In Lower Dharamsala: White Haven Estate (Mob: 09418427531; Tariff: â‚¹ 7,500-8,500) is possibly Dharamsala’s prettiest property, a colonial bungalow set in an old tea estate which used to be the home of explorers Robert Shaw and John Younghusband.
The Norbulingka Institute’s Norling Guest House (Tel: 246402; Tariff: â‚¹1,850-3,600) is among Dharamsala’s best equipped. You can order food at the cafÃ¨, use its Internet service and the library, and get a free tour of Norbulingka. Snow Hermitage Resorts (Tel: 227189; Tariff: â‚¹3,000-4,000) is in a secluded location on Khanniara Road. The USP is its swimming pool. Clouds End Villa (Tel: 222109; Tariff: â‚¹3,000-5,000), summer home of the Kangra royals, is also a good option on the Khara Danda Road. Grace Hotel (Tel:223265; Tariff: â‚¹6,000), a Welcom-Heritage property, is a 200-year-old country manor built in traditional hill architecture. The hotel was home to a former Prime Minister of Kashmir.
Where to Eat
McLeodganj was once a haven for those sick of the staple dal-chawal-chappati hill fare, if only because they could feast on momos and noodle soups here. Now it’s one of the biggest backpacking haunts, reflected in the Westernised cuisine on offer. It has become quite the international food plaza: German bakeries, Tibetan momo shops, Delhi chaat bhandars, idli-dosa, Continental steaks or fish and chips and, of course, banana pancakes and pizzas.
Everyone has their favourite German Bakery or pizza joint in McLeodganj, but the more adventurous prefer heading for Dharamkot and its fragrant wood-fire-oven pizzeria offerings. At McLeodganj explore Mcllo at the Main Chowk. Not cheap. For an excellent Continental breakfast pop into Moon Peak Espresso on Temple Road or Moonlight CafÃ© along the Bhagsu stretch. Drop in at the all-veg Nick’s Italian Kitchen for their pasta and bakes. For slow dining, with classy wine and good food, head for Black Magic Restaurant. JJI CafÃ© on Sundays has live jamming. For wholesome thalis it’s the Hotel India House Restaurant. The small, clean Gakyi CafÃ© offers well cookedTibetan favourites at reasonable prices. For good veggie fare (great pizzas), it’s the Namgyal CafÃ©.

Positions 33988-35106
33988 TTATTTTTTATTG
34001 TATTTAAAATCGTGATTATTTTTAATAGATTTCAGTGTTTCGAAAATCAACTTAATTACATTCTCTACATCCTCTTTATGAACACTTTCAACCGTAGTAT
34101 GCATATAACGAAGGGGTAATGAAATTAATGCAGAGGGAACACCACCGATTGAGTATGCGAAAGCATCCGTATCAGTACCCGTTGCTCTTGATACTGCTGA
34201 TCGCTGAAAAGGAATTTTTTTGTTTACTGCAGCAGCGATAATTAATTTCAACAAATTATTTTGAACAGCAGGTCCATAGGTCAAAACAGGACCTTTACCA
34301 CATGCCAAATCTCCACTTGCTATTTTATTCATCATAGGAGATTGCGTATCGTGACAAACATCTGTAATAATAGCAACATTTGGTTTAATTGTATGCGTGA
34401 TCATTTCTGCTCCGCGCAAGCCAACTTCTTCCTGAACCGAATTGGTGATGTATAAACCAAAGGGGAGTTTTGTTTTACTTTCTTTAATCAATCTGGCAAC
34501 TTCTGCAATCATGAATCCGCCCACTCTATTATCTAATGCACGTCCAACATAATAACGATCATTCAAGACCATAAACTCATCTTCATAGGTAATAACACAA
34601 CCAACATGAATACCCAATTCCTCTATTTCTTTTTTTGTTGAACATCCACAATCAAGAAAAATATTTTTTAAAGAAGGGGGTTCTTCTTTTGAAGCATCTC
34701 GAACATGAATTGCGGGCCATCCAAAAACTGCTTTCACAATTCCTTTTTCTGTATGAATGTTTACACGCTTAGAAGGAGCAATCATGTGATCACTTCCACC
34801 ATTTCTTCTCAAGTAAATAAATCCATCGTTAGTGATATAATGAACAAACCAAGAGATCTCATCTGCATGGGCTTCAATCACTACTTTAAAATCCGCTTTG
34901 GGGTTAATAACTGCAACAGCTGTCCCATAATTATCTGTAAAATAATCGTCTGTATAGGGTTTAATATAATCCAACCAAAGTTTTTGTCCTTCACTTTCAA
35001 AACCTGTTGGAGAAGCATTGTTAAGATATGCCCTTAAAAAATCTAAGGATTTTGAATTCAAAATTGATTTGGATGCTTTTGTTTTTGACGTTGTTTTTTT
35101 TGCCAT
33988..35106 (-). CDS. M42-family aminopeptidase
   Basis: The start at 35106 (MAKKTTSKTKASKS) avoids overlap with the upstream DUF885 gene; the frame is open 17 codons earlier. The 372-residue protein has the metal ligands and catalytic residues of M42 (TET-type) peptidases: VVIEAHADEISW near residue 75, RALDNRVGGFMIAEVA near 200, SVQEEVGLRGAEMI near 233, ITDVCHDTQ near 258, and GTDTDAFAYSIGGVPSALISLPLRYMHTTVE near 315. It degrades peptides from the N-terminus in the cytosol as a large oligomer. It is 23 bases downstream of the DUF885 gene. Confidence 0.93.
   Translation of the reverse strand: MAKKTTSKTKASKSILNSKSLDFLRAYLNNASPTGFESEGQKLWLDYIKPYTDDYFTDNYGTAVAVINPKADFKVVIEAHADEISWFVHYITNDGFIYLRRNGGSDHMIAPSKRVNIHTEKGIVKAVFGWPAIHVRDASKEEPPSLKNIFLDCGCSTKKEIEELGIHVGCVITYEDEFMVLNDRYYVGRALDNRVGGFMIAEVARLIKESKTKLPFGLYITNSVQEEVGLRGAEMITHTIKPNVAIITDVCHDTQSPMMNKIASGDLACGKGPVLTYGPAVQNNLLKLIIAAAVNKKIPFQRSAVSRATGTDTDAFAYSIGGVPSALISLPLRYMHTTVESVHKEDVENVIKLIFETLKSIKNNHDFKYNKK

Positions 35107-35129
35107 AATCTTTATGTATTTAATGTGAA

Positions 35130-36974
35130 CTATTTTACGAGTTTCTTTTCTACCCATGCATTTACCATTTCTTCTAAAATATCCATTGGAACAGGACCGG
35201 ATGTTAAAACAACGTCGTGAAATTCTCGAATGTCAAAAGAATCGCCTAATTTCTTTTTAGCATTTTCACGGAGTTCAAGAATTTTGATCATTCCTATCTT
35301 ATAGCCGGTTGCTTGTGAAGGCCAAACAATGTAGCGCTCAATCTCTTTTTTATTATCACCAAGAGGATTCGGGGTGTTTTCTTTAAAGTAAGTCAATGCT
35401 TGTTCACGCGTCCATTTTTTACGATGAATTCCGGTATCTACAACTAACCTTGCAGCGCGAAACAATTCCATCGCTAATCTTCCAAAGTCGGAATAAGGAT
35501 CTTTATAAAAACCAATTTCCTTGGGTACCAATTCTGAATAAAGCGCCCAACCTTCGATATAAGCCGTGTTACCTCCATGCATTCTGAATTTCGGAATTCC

Norbulingka (14 km)The most recent Tibetan institution near Dharamsala (it is really in Siddhbari), Norbulingka has all the old-world charm of Tibetan architecture. Modelled and named after the Dalai Lama’s summer palace near Lhasa, Norbulingka (‘Jewel Park’) lives up to its name. Spread over 7 acres, it’s a traditional Tibetan building which made full use of the many master craftsmen from Tibet who fled here with the Dalai Lama. The architects have blended the building into the natural landscape. Not a branch lopped, not a tree felled while constructing the complex of temple, library, college, design studio, workshops, guest house and cafÃ©. Opened in 1995, the Norbulingka Institute (Tel: 01892-246402-05) is a living record of Tibet’s rich culture, committed to preserving those of its arts that are being wiped out in the homeland.
Thangka painting department: Here the master Temba Chophel guides his apprentices in the intricate art form. Thangkas are essentially a visual aid to prayer and meditation, but the illustration of gods in correct proportions as set down in ancient Tibetan manuscripts requires years of learning. Norbulingka has a showroom where you can place your orders. Cost may vary from â‚¹5,000-20,000.
Other dying art forms have also been resurrected here. The sculptors, for instance, who take almost 20 years to learn the art of casting the traditional Tibetan images. Wood carving, which flourished in Tibet since the 7th century CE, is being revived.
Craft department timings 8 am-5pm; Sundays closed Showroom timings 9 am-6 pm (closed for lunch, 12 noon-1 pm)
Losel Doll Museum: The tableau of figurines crafted by monks is a must-see. The 160 dolls in this collection, crafted over 15 years, are the honoured denizens of Tibet’s only national museum, displaying in accurate detail the regional, ritual, religious, official and theatrical costumes of Tibet.
Entry â‚¹ 5 Open 9 am-noon, 2-6 pm